Johannesburg - "I will continue to vote as long as I live," declared 89-year-old grandmother, Thokozile Mkhwanazi, from Mahangin, in rural KwaZulu-Natal.
Mkhwanazi made her remarks after she cast her vote at the Paddafontein Primary School on Wednesday. She said she joined the queue at 6am because she knows the importance of voting. The voting station was only due to open at 7am up to 9pm.
"We were living in difficult times, where your life was being controlled by someone else, we used to work at the farms without getting paid," said Mkhwanazi.
The senior voter said she started voting 25 years ago, in 1994, when South Africa experienced its first democratic elections.
"If God is still giving me a chance to live, I will never miss this chance of voting so that my grandchildren will have better lives, I don't want to go back where we come from that is why I will always vote until I die," said Mkhwanazi.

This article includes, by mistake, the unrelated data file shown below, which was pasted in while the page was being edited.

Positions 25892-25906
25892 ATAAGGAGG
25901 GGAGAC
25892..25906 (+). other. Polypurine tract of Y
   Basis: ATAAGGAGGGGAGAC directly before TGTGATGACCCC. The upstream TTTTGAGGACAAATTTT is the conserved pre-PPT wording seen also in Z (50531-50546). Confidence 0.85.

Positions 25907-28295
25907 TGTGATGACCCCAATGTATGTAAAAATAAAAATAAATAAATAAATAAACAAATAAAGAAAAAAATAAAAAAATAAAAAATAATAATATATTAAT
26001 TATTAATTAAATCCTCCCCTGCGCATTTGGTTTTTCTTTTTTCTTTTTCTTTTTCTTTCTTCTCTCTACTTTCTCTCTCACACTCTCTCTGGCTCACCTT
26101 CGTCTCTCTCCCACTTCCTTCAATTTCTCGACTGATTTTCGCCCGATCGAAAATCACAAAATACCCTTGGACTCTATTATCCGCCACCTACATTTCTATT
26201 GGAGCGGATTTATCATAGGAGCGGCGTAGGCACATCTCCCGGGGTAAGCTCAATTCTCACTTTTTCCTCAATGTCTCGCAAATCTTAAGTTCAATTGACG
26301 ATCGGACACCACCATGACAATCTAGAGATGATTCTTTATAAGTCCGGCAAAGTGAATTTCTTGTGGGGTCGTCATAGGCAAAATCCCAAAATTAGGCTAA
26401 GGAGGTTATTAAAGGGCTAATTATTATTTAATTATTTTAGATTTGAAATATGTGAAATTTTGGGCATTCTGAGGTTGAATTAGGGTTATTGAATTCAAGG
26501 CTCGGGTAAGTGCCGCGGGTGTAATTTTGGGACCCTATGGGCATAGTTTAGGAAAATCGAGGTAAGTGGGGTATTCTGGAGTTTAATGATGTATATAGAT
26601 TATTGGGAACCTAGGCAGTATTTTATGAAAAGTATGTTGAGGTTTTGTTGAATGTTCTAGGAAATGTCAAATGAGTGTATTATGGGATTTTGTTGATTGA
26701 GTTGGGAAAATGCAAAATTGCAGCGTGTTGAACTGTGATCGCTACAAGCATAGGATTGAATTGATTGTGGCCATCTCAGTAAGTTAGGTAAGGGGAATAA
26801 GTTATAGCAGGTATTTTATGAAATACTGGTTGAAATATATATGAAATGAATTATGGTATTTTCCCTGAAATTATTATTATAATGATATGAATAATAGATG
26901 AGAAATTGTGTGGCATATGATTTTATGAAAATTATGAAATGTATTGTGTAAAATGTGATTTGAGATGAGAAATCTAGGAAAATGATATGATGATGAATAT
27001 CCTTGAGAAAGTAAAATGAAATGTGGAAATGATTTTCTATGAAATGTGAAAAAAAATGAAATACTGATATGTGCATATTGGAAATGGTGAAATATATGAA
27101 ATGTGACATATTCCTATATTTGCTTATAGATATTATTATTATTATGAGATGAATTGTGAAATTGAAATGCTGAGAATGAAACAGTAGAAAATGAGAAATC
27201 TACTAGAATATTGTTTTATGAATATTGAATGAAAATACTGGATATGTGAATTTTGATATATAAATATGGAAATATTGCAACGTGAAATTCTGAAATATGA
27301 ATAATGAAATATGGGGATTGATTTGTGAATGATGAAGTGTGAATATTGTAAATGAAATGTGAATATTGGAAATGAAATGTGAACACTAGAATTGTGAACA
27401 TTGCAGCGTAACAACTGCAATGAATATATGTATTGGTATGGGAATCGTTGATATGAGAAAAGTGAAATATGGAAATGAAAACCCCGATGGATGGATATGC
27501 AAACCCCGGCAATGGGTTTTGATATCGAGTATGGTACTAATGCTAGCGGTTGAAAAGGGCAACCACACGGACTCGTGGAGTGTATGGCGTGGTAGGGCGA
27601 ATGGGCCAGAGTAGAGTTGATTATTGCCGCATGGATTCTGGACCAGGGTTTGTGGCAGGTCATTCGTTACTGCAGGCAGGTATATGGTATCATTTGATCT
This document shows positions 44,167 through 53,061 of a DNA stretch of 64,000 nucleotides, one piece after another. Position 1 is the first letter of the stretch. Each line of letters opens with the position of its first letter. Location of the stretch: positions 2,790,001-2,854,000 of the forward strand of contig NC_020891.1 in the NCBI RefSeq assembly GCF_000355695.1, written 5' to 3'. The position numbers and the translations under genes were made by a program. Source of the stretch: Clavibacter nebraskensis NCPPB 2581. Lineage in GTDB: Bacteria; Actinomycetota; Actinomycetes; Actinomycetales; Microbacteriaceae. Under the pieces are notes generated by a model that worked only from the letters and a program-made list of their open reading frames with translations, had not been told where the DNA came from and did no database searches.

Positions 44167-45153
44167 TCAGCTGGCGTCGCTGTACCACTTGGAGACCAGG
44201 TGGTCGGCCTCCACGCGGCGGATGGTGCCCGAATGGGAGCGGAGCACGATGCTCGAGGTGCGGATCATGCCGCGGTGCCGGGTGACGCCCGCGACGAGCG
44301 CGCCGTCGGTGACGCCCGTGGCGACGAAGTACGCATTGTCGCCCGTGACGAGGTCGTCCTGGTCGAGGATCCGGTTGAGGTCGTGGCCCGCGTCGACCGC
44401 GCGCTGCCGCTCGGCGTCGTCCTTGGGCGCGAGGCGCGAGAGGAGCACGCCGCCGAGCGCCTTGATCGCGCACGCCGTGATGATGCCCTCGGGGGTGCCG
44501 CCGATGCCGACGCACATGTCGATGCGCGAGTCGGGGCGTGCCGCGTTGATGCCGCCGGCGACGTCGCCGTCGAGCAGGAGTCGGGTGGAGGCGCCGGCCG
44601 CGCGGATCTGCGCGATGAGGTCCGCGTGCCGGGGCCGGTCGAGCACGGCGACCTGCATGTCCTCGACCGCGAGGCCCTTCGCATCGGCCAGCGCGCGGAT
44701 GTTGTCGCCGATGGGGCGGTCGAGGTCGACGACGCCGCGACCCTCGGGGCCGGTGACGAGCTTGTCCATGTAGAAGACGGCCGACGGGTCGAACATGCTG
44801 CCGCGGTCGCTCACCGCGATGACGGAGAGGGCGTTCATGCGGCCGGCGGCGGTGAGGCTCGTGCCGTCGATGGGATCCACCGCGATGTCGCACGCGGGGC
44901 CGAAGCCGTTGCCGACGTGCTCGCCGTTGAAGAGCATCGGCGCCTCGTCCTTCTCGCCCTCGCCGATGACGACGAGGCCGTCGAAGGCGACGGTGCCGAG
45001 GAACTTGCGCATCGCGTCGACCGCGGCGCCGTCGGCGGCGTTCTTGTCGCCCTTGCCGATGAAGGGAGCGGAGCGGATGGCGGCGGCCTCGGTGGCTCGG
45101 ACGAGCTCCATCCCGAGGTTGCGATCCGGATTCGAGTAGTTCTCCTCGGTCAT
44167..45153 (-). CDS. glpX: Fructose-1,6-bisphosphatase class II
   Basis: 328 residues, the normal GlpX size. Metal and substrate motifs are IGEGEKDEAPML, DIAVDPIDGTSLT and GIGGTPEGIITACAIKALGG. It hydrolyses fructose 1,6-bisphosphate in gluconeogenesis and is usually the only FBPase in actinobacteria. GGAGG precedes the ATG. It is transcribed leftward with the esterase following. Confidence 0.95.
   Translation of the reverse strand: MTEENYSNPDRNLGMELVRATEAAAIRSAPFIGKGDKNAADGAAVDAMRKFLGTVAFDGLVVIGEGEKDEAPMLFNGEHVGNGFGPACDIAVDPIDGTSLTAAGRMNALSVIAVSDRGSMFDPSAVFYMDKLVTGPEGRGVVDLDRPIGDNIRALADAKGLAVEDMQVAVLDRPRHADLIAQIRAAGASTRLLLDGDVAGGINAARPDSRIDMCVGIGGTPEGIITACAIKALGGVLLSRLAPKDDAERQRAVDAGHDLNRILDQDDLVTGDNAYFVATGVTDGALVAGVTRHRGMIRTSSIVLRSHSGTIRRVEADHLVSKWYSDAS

"Now I am getting a pension to support my grandchildren, because of the freedom we got after voting."
Helen Zwane, 62, who also voted at the same station with Mkhwanazi said it was the best feeling to vote but she was expecting more from political leaders.
"Let's hope it is not the last time we are seeing them (political leaders)," Zwane said in apparent reference to increasing complaints by rural dwellers that politicians only come around when they need votes.
"We want tar roads ... when it rains it means no buses ... if you want to go to the clinic you will have to wait until it stops raining," said Zwane.
She said the community also wants mobile clinics to visit the area at least once a month. Clinics are located far away from their homes and schools.
Zwane said she was hoping her vote will bring about the change her community desires.
African News Agency (ANA)